Stuffed into a house with no directions beyond "enjoy learning, kids!", the six start to unpack the mysteries behind the Alexandria Society. An attack on their first night by a whole host of enemies who were accidentally-on-purpose allowed to breach the wards that supposedly keep it safe - because it's not a dark academia unless your school is indifferent to your death - underlines both the society's precarious position and some of the darker elements of the kids' talents. What follows includes (in descending order of importance) scheming, backstabbing, tenuous alliances and study partnerships, conversations where characters tell each other about their magic in more or less flowery metaphors, enjoyable but transactional sex, dreamwalking with half-mer best friends, life-altering sex, holidays, and actual magical study where the characters (mostly Nico and Libby, who are the only two straight out of university who apparently still remember how to study) get to push the boundaries of reality. In all seriousness, there's a significant difference in how each character uses their magic to influence their lives, and while it kind of itches to see Parisa and Callum's abilities benefit them as they try to figure shit out and survive potential elimination while other characters get less of a chance to shine, the magic really works alongside the rest of the characterisation. By the end, the only member of the six who ends up genuinely shortchanged is Reina, who doesn't get a personal arc or come to any new understanding about her powers, and whose standoffishness leaves her disconnected from the balance of power around the rest of the five. Nico and Libby's connection to each other also hampers their interconnectedness with other characters at points, and they're the only characters who maintain significant relationships outside the Society, but Libby in particular gets opportunities to connect in sometimes very unexpected ways.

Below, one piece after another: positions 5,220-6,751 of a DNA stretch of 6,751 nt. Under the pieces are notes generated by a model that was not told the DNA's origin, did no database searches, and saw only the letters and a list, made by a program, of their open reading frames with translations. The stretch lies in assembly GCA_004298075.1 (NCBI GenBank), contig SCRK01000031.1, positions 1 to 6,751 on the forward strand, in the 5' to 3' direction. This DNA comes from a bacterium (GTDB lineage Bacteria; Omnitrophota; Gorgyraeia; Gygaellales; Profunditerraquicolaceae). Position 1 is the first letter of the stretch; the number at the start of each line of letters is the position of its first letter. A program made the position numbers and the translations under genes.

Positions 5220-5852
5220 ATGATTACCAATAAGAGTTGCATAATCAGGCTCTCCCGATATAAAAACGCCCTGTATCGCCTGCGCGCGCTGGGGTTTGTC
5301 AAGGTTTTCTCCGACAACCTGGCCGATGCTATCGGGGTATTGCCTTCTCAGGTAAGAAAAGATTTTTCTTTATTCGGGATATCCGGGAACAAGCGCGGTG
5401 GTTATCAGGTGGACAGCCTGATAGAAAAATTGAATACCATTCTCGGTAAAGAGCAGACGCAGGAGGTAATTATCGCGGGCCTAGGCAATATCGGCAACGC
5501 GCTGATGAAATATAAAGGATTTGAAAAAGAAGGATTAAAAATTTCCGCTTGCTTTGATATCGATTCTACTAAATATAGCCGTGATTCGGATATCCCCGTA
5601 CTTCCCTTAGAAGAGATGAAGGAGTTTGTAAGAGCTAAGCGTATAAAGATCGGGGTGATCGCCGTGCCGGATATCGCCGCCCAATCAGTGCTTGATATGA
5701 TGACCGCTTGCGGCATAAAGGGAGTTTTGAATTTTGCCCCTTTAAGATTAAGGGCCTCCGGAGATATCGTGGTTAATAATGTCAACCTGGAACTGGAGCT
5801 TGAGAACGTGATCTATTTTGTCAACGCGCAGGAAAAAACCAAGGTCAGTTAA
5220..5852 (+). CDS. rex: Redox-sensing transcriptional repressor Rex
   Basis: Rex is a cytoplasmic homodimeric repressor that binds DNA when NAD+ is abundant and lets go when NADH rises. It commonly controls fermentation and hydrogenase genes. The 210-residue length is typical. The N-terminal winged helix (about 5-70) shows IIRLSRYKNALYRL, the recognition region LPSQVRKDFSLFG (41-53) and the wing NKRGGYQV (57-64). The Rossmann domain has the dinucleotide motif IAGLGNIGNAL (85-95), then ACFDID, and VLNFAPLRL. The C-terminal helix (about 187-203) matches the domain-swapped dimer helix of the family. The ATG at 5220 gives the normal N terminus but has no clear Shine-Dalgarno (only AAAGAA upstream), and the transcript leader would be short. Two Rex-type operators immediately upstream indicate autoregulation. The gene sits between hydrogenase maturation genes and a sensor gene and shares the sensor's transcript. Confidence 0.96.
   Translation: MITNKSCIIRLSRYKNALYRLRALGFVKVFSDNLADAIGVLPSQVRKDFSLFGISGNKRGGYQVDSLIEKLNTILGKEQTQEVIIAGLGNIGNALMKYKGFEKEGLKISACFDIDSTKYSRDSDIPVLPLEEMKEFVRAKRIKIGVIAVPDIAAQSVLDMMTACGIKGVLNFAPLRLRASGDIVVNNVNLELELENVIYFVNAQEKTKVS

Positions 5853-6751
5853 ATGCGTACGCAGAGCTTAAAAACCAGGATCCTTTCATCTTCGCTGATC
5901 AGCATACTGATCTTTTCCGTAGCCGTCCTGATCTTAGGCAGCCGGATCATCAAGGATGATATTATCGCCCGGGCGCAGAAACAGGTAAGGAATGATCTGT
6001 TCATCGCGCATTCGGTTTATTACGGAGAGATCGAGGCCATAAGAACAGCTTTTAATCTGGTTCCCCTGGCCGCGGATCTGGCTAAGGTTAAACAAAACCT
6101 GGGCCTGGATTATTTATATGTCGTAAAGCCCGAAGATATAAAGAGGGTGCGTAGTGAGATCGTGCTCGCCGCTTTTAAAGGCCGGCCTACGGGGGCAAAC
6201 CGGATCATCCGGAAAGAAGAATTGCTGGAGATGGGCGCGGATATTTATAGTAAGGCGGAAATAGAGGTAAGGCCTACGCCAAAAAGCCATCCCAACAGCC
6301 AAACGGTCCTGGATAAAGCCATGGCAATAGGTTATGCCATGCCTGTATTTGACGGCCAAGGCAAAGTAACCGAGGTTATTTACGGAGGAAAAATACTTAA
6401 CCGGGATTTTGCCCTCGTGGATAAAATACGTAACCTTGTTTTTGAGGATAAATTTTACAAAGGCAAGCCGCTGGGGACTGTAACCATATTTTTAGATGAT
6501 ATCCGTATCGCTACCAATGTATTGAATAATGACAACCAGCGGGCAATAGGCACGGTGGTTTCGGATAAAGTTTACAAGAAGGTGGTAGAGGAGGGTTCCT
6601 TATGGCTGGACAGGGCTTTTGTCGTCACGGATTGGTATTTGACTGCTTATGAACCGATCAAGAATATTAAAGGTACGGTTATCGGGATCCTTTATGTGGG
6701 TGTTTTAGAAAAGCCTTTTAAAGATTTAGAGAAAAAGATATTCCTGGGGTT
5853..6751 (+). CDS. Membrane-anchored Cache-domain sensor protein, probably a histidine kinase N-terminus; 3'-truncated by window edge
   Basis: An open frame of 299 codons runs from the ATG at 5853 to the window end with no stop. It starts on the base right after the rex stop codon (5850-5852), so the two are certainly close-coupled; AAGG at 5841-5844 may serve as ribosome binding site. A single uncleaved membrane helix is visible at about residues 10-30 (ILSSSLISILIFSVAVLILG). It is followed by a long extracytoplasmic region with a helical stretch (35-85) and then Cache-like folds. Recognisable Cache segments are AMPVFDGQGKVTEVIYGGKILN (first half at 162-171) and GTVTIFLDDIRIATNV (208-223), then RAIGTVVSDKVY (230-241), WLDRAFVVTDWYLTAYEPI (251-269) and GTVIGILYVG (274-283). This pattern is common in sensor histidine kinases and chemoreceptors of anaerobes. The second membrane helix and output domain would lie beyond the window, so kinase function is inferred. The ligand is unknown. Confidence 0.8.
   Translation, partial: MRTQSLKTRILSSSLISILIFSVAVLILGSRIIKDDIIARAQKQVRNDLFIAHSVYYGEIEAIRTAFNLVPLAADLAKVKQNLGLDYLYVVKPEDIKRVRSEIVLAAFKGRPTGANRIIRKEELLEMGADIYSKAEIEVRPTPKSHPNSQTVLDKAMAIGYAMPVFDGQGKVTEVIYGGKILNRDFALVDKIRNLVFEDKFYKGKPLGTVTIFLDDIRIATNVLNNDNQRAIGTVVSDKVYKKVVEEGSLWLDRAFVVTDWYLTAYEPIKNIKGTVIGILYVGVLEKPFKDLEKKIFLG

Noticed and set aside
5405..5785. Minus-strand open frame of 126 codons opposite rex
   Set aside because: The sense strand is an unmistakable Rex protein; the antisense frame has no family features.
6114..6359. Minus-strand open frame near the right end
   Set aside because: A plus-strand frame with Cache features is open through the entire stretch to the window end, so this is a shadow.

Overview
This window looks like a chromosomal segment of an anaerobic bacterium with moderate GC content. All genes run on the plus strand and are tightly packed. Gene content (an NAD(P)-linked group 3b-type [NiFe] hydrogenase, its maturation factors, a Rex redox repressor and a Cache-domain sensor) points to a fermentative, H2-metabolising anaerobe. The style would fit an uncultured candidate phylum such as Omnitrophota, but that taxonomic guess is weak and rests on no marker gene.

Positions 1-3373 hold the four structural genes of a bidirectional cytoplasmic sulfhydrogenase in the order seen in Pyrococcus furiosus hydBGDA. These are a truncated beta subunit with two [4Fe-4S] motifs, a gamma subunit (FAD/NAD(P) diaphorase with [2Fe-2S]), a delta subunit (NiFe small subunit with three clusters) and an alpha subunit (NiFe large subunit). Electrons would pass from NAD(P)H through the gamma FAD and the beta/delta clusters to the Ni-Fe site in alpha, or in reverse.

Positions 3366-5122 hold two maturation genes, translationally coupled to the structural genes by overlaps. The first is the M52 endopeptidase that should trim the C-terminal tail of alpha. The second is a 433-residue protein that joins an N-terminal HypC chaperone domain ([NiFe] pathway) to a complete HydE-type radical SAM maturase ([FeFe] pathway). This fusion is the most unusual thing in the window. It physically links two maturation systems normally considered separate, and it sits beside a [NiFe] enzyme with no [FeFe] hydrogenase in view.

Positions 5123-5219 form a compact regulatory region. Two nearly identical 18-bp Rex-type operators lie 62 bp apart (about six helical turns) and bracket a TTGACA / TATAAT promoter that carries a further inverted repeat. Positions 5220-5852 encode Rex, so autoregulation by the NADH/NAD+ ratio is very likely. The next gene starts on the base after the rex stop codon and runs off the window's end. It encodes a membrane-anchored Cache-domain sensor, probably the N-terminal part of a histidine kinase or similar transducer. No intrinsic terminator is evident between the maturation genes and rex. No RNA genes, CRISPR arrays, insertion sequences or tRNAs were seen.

To say too much about the plot beyond the set up would veer quickly into spoiler territory, but I should note that the way things develop make its characters pretty reactive most of the time, and there's long stretches where they don't have much to do beyond discuss new information and wait for the right time to act on it. The elimination mystery - which ostensibly takes up most of the characters' time - is not so much a mystery as a "who is going to lose this game of high stakes musical chairs", and while that's an interesting topic for a reader to speculate on, it doesn't lend itself to clues or opportunities for someone to piece things together before the end arrives. Instead, it's the mystery of what, exactly, The Alexandrian Society represents and what the kids haven't been told that starts to get really juicy. As the characters come to terms with the implications of joining the Alexandria Society and the danger it poses to them, and weigh that against their own ambitions and self-confidence, everything builds up to a conclusion that contains both predictable elements and at least one surprising reversal. And, because this is YA-adjacent publishing in 2022, we leave things on an enormous cliffhanger, with new enemies gearing up to take on the kids who remain in the Alexandria Society after the dust settles. Which is a problem, because I was simultaneously absolutely done with these horrible people and also would really like to know what happens to them, and apparently I have to put up with two more books to do that.
Anyway. even if you read it with a constant inner monologue of "why are you like this, stop being mean for five seconds and talk to each other", The Atlas Six is full of tension and characterisation that makes it a compelling adventure, even if I can't recommend "reading in a subgenre you dislike" as a leisure activity. And for everyone on board with the dark academia train (or looking to find out more), this book is a ride you're totally going to want to take.
POSTED BY: Adri, Nerds of a Feather co-editor, is a semi-aquatic migratory mammal most often found in the UK. She has many opinions about SFF books, and is also partial to gaming, baking, interacting with dogs, and Asian-style karaoke. Find her on Twitter at @adrijjy
Reference: Blake, Olivie. The Atlas Six [Tor 2022]